With much smaller images, you can show the image in the writing space tiles in Map view. Here, the images are too large to use that feature, so I downsize each to a small tile and lay them out. Getting a good regular tiling is made much easier by the Align commands in the View menu: select each of the tiles in a column, for example, and you can align them all to the left, and space them out evenly in the vertical axis.
Once they’re all done, the Storyspace document size increases considerably, but I know that it is fully self-contained.
The next task is to link each to its respective scene in the stories, either Biblical or Wilde’s, not the composite. I insert an emoji to indicate that the link is to a painting, then give the artist’s last name, and the year.
To create a text link from that selected text to the writing space containing the painting, I select the line of text to be used as the link in the respective scene. The turquoise Ⓣ ‘parking space’ is then shown at the top left of the content. I drag from than to the matching Ⓣ ‘parking space’ at the top left of the window, to park that link there. I then open the Gallery container, and drag from the Ⓣ ‘parking space’ at the top left of the window down to the destination tile in the Map view – in this case, named simply Bonnaud.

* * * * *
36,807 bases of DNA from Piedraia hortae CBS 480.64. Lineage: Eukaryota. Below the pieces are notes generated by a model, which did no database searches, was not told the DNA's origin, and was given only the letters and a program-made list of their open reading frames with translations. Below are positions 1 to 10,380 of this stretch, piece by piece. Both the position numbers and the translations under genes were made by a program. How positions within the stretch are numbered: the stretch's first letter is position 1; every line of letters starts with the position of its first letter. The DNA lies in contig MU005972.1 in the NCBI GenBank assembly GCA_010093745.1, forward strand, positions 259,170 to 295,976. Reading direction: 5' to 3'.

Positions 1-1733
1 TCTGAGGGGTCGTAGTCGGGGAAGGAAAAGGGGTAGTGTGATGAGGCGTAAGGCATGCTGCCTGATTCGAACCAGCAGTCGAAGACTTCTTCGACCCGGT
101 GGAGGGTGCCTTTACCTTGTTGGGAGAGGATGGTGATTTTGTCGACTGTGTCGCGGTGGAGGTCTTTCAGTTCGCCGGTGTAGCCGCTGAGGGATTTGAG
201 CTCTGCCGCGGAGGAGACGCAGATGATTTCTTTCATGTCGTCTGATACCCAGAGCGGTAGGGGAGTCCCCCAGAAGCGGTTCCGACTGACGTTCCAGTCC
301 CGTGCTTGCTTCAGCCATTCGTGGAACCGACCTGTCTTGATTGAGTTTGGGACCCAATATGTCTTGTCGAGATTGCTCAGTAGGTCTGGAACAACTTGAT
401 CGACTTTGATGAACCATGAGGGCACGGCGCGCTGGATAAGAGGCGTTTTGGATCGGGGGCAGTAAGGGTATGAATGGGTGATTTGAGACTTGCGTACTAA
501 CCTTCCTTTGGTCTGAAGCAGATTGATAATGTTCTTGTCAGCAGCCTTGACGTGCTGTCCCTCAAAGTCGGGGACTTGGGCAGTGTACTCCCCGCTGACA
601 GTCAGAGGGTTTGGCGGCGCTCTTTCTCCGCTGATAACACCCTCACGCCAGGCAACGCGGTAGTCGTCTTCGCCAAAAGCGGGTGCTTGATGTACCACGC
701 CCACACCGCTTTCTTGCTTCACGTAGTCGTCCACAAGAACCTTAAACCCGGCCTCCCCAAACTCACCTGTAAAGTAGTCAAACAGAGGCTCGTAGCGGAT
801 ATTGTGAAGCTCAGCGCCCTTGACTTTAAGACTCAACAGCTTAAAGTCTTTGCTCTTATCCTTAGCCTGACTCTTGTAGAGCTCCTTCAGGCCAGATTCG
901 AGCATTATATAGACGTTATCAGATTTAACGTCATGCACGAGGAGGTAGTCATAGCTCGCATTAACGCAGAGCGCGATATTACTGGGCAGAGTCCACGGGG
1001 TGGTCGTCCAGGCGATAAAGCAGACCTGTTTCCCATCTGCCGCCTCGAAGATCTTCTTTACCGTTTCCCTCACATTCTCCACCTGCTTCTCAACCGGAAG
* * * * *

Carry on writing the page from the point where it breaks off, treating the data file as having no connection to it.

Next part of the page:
A small floating sheet then appears, showing the details of the text link which is about to be created, and I click on the button to create it.
Readers could use the Go Back command to reverse their way back from that painting to the writing space in the story, but I prefer to give them a text link too. This starts from an added line at the foot of the content, which I select to store it in the top parking space. I then drag from that over to the parking space at the top left, navigate in the Map view back to the top view, then drag the link from that top left parking space down to the correct tile in the story.
Once again the text link is confirmed using its floating dialog.
One painting here causes an issue: Gozzoli employs multiplex narrative, in which three scenes from the story are shown within its single image. It is easy to run text links from the three different tiles for those scenes, but there is no simple way to tell which writing space to return the reader to when they have finished viewing the painting. The solution is to provide three separate text links back, each with the destination made explicit. The reader can then choose where they wish to go.